Foraging Heart-Healthy Hawthorn

Reader Contribution by Leda Meredith
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Hawthorn’s bright red fruits caught my eye this past weekend when I was leading a foraging tour. Sometimes snubbed because of its mealy texture, hawthorn fruit makes spectacular liqueurs, jellies, fruit sauce, and chutney.While you’re enjoying the rosy color and gentle sweetness of this late summer and early fall fruit, you may also be getting some health benefits: hawthorn has a long history of use as an herbal medicine for the heart, especially for arrhythmia. It is useful for both high and low blood pressure, acting as a balancing tonic.

Recognizing Hawthorn

Hawthorns are small trees with leaves that are 1-2 inches long and usually lobed. The leaves can have different shapes from one tree to the next, but are always alternate with toothed margins.The lovely white to pale pink flowers look like clusters of apple or cherry blossoms and bloom in mid-spring.

Hawthorn fruits look like little apples, usually red but sometimes closer to purple. You might think you’ve found an apple or a crabapple tree…until you notice the wickedly long, stout, and sharp thorns. Those thorns are your ID clincher. Also, apples always have 5 seeds per fruit in a pentacle pattern, whereas the number of seeds in hawthorn fruit can vary from 1 to 5.

Collecting Hawthorn Fruit

Look for hawthorn on open hillsides, near pastures and stream banks. It is also widely planted as an ornamental in city parks.

Poking around around hawthorn’s spiky branches is no fun, and the fruit that has already fallen to the ground quickly becomes bug-infested. Instead, wait until the fruit has started falling from the tree. Lay down a drop cloth and carefully (watch out for those thorns) shake the reachable branches. The ripe fruit will fall onto your drop cloth.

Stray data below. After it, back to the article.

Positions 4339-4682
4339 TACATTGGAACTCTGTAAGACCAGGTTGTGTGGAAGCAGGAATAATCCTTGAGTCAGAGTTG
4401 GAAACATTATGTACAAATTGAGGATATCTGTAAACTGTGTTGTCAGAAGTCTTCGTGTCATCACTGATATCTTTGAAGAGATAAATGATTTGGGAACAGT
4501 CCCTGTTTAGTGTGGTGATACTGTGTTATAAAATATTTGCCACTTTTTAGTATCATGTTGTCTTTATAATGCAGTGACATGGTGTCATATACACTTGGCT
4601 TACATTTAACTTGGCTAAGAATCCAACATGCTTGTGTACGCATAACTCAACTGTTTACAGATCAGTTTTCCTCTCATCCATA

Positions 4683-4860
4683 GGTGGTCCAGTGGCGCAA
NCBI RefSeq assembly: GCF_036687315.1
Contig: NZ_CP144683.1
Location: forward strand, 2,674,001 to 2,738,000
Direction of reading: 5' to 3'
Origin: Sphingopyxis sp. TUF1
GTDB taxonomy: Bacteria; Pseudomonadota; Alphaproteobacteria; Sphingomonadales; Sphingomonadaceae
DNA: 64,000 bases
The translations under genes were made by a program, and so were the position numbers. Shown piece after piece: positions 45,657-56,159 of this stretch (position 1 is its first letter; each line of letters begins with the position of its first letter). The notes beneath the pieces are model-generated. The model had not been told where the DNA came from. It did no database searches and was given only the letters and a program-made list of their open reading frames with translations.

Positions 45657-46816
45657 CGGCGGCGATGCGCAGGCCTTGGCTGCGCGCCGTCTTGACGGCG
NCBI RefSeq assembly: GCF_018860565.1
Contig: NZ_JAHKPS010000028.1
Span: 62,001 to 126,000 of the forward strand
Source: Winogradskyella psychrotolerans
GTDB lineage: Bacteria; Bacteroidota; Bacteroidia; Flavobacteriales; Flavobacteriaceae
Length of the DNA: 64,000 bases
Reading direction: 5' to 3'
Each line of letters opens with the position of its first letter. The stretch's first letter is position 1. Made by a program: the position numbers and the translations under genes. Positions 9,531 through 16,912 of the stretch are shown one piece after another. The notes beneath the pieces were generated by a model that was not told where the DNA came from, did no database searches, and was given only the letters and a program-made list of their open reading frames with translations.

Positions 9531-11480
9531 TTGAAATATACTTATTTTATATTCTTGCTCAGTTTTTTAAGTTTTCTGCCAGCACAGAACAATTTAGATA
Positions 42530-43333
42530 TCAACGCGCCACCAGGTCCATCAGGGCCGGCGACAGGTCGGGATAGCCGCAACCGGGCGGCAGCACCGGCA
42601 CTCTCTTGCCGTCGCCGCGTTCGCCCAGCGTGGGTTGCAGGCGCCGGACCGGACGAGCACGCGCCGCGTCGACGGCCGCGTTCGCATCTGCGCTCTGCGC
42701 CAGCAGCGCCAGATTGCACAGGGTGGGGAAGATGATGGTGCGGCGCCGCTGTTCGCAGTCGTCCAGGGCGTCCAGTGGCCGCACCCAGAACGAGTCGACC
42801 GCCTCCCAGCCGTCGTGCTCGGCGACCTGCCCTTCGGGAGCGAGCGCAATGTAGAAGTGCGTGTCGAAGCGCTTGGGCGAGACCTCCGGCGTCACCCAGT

Eating Hawthorn

Go for recipes that skip the tedious work of removing hawthorn’s seeds, while making the most of the lovely color the fruit’s skin imparts. Hawthorn-infused vodka or brandy, hawthorn jelly, hawthorn syrup…you get the idea. You can also run the fruit, unpeeled, through a food mill to remove the stems and then use the pulp to make hawthorn sauce (similar to apple sauce).

When guests ask what’s in their blush-colored digestif, I joke with them that it’s strictly for medicinal purposes. But the truth is that although my heart may benefit from hawthorn’s tonic properties, I simply enjoy the taste.

How to Make Hawthorn Liqueur

Wash ripe hawthorn fruits. Lightly smash each fruit with the bottom of a mason jar or a potato masher. Put the smashed fruit into a clean glass jar and cover it with brandy or vodka. Put the lid on the jar and let the hawthorn steep for one month. Strain out the fruit and add honey to taste (I like just a teaspoon per cup of hawthorn extract, but you may want it sweeter).

Leda Meredith is the author of Northeast Foraging: 120 Wild and Flavorful Edibles from Beach Plums to Wineberries. You can watch her foraging and food preservation videos, and find her food preservation recipes and tips. Her latest book is Preserving Everything: Can, Culture, Pickle, Freeze, Ferment, Dehydrate, Salt, Smoke…and More.

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